Rolstad BS, Bryant RA, Nix DP. Topical management. In: Bryant RA, Nix DP, eds. Acute & Chronic Wounds: Current Management Concepts. 4th ed. St Louis, MO: Mosby; 2012:289–295.

Ostomy

A patient with an ostomy presents to the advanced practice nurse clinic with complaints of intermittent abdominal pain near the stoma described as a dull ache as the day wears on. Patient denies pain or ache in the mornings. Reports sometimes the pain is sharp during stomal output. Denies any falls or trauma recently. The patient reports a few episodes of leakage under the wafer in the past month and reports a fairly consistent wear time of 3 days. The patient denies peristomal skin breakdown or change in ostomy output. Upon removal of the ostomy pouch system, the advanced practice ostomy nurse notes the peristomal skin is intact and a slight bulge from 6 to 9 o'clock with the patient sitting upright that disappears when the patient is in the supine position at rest. The bulge increases in height with induced cough. The next step taken by the advanced practice ostomy nurse is to:

  1. prescribe a flexible pouch system to mold to body contour changes,
  2. perform a digital exam to assess for a fascial defect with coughing,
  3. order an upper gastrointestinal x-ray film with oral contrast, and
  4. refer the patient to a surgeon for hernia repair consultation.

Key: B

AP Content Outline Location: 2B4

Rationale

The best next step is to assess for a hernia by palpation after the visible inspection presented in the scenario. This is done by digital exam of the stoma, feeling for the fascial defect when the patient coughs or bears down. Answer C would confirm the presence of the hernia but by ordering a retrograde enema with contrast given through the stoma, not taken orally. The AP ostomy nurse should complete the assessment before making decisions about referrals, so answer D would not be the correct answer. Answer A would be a management consideration once the diagnosis is confirmed.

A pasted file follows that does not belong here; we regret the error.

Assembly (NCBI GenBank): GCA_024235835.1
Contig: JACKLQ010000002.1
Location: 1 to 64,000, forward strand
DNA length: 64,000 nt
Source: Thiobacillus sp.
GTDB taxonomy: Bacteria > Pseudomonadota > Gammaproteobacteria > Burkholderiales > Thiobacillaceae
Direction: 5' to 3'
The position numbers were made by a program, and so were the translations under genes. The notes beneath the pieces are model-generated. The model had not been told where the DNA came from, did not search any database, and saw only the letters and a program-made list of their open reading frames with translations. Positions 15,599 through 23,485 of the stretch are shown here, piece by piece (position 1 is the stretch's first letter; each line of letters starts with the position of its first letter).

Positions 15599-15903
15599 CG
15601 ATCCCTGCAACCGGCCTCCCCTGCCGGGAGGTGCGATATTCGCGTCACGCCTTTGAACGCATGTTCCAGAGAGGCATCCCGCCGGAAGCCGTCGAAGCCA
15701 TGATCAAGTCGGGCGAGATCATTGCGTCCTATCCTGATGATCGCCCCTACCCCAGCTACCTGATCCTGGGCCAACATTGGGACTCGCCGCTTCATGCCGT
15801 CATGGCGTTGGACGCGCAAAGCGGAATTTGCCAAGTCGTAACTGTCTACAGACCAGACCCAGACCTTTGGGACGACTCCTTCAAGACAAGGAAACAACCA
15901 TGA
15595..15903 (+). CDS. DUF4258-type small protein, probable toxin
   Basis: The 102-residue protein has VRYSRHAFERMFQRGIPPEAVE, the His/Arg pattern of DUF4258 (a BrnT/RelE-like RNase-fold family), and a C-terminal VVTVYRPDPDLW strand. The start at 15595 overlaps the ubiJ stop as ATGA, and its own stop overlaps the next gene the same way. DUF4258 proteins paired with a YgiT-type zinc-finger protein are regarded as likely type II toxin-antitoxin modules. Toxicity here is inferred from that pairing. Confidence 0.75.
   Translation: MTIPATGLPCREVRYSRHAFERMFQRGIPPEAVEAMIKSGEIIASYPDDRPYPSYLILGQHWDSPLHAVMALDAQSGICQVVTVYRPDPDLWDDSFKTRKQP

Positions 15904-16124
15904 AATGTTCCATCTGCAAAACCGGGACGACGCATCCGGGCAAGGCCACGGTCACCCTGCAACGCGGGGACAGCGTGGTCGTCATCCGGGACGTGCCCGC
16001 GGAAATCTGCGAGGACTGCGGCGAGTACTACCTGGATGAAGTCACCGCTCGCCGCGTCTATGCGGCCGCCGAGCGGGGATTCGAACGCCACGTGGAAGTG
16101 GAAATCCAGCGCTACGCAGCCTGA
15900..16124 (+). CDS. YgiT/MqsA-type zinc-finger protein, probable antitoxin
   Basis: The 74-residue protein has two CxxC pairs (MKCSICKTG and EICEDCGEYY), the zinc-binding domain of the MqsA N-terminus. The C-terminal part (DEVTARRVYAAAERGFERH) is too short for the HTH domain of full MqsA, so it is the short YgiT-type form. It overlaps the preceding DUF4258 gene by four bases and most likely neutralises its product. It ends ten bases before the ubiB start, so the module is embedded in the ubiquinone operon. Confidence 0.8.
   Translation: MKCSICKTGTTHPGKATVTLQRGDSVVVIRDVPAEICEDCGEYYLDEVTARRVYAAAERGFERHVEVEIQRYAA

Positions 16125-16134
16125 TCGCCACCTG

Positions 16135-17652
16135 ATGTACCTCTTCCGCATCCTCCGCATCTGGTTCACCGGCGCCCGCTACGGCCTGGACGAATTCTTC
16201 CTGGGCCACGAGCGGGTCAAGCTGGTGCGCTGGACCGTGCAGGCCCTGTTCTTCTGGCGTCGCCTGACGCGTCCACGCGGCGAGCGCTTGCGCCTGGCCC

Relationship of Question to Critical Thinking

An AP nurse caring for this patient must begin by collecting (information seeking) as many clinical data as possible and then analyze before determining what next steps are appropriate. The solid theoretical knowledge of the ostomy expert guides the AP nurse to collect a history of the present condition and perform a visual exam followed by a digital exam of the stoma before formulating an appropriate plan of care by predicting consequences of potential options.

Colwell JC. Stomal and peristomal complications. In: Colwell JC, Goldberg MT, Carmel JE, eds. Fecal & Urinary Diversions: Management Principles. St Louis, MO: Mosby; 2004:308–309.

Wound Ostomy and Continence Nurses Society Clinical Practice Ostomy Committee. Peristomal Hernia: Best Practice for Clinicians. Mt Laurel, NJ: WOCN Society; 2011.

Continence